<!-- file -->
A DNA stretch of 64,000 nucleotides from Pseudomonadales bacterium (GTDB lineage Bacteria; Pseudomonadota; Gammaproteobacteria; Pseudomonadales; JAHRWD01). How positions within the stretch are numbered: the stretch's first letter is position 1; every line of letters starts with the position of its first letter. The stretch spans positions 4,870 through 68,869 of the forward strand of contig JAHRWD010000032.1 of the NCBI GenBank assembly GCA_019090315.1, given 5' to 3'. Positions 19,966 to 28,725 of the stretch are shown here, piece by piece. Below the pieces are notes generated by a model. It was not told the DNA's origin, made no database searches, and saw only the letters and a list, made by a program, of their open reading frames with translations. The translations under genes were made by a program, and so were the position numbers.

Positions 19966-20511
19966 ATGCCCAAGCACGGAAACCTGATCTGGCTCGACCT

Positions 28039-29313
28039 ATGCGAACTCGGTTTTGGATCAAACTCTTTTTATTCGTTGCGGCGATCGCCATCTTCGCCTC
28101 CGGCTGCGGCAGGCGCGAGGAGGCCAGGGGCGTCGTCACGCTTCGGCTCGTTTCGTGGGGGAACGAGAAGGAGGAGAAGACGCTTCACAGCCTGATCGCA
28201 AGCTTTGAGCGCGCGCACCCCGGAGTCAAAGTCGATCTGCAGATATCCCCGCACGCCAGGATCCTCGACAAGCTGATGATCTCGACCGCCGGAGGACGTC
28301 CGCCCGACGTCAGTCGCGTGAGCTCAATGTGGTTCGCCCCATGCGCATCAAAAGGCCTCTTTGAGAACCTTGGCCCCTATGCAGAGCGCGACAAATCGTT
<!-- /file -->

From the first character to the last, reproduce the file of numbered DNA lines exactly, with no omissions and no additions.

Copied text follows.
A DNA stretch of 64,000 nucleotides from Pseudomonadales bacterium (GTDB lineage Bacteria; Pseudomonadota; Gammaproteobacteria; Pseudomonadales; JAHRWD01). How positions within the stretch are numbered: the stretch's first letter is position 1; every line of letters starts with the position of its first letter. The stretch spans positions 4,870 through 68,869 of the forward strand of contig JAHRWD010000032.1 of the NCBI GenBank assembly GCA_019090315.1, given 5' to 3'. Positions 19,966 to 28,725 of the stretch are shown here, piece by piece. Below the pieces are notes generated by a model. It was not told the DNA's origin, made no database searches, and saw only the letters and a list, made by a program, of their open reading frames with translations. The translations under genes were made by a program, and so were the position numbers.

Positions 19966-20511
19966 ATGCCCAAGCACGGAAACCTGATCTGGCTCGACCT

Positions 28039-29313
28039 ATGCGAACTCGGTTTTGGATCAAACTCTTTTTATTCGTTGCGGCGATCGCCATCTTCGCCTC
28101 CGGCTGCGGCAGGCGCGAGGAGGCCAGGGGCGTCGTCACGCTTCGGCTCGTTTCGTGGGGGAACGAGAAGGAGGAGAAGACGCTTCACAGCCTGATCGCA
28201 AGCTTTGAGCGCGCGCACCCCGGAGTCAAAGTCGATCTGCAGATATCCCCGCACGCCAGGATCCTCGACAAGCTGATGATCTCGACCGCCGGAGGACGTC
28301 CGCCCGACGTCAGTCGCGTGAGCTCAATGTGGTTCGCCCCATGCGCATCAAAAGGCCTCTTTGAGAACCTTGGCCCCTATGCAGAGCGCGACAAATCGTT